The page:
17. A bumper system in accordance with claim 15 wherein said lower transverse wall of said upper crushable member has a convex cross-sectional shape and said upper transverse wall of said lower crushable member has a convex cross-sectional shape.
18. A bumper assembly in accordance with claim 15 wherein said body comprises a flanged frame for attachment to said beam.
19. A bumper system in accordance with claim 15 wherein said energy absorber comprises a thermoplastic material.
20. A bumper system in accordance with claim 19 wherein said energy absorber comprises an injection molded thermoplastic material.
Description
BACKGROUND OF THE INVENTION

This invention relates generally to automobile vehicle bumpers, and more particularly, to energy absorbing vehicle bumper systems.

A known standard which bumper systems often are designed to meet is the United States Federal Motor Vehicle Safety Standard (FMVSS). For example, some energy absorbing bumper systems attempt to reduce vehicle damage as a result of a low speed impact by managing impact energy and intrusion while not exceeding a rail load limit of the vehicle. In addition, some bumper systems attempt to reduce pedestrian injury as a result of an impact.

A bumper system typically includes a beam that extends widthwise across the front or rear of a vehicle and is mounted to rails that extend in a lengthwise direction. The beam typically is steel, and the steel beam is very stiff and provides structural strength and rigidity. To improve the energy absorbing efficiency of a bumper system, some bumper systems also include shock absorbers.

The efficiency of an energy absorbing bumper system, or assembly, is defined as the amount of energy absorbed over distance, or the amount of energy absorbed over load. A high efficiency bumper system absorbs more energy over a shorter distance than a low energy absorber. High efficiency is achieved by building load quickly to just under the rail load limit and maintaining that load constant until the impact energy has been dissipated.

To improve the energy absorbing efficiency, shock absorbers sometimes are positioned, for example, between the steel bumper beam and the vehicle rails. The shock absorbers are intended to absorb at least some of the energy resulting from an impact. Adding shock absorbers to a bumper assembly results in an added cost and complexity as compared to a steel beam. The shocks also add weight to the bumper assembly, which is also undesirable since such added weight may reduce the overall fuel efficiency of the vehicle.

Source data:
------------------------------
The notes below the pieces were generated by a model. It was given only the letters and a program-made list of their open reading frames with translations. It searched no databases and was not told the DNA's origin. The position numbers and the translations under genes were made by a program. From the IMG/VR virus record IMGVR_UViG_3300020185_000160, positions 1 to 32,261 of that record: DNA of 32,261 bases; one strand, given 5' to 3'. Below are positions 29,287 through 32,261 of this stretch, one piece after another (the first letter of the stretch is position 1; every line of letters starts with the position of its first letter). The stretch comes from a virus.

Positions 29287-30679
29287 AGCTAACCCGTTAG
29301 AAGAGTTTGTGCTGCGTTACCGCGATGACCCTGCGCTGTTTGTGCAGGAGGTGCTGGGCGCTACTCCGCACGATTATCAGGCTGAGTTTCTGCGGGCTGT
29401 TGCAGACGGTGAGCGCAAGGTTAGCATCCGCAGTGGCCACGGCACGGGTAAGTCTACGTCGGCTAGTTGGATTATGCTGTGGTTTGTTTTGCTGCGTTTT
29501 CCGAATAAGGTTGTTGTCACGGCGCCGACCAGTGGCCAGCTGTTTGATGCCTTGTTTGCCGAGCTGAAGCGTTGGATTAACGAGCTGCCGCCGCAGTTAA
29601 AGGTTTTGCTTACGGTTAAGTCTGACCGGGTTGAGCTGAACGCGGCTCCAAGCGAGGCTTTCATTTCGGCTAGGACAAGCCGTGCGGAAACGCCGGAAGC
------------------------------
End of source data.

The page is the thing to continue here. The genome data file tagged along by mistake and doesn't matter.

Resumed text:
Other known energy absorbing bumper systems include a W-shaped energy absorber. However, the stack-up of the horizontal walls of the energy absorber is a problem. Because of the stack-up issue, known W-shaped energy absorbers cannot be used in pedestrian impact solutions.

BRIEF DESCRIPTION OF THE INVENTION

In one aspect, a bumper system for an automobile vehicle is provided. The bumper system includes a beam configured to attach to the vehicle, and an energy absorber coupled to the beam. The energy absorber includes a body having a first side and an opposing second side with the second side facing the beam, an upper crushable member extending from the first side of the body, and a lower crushable member extending from the first side of the body and spaced apart from the upper crushable member. The upper and lower crushable members each include an upper transverse wall, a lower transverse wall, and an outer wall. Each upper transverse wall and each lower transverse wall includes alternating solid portions and open portions. Each solid and open portion extends from the body to the outer wall of a crushable member. The solid portions of the lower transverse wall of the upper crushable member are aligned with the open portions of the upper transverse wall of the lower crushable member. Also, solid portions of the upper transverse wall of the lower crushable member are aligned with the open portions of the lower transverse wall of the upper crushable member.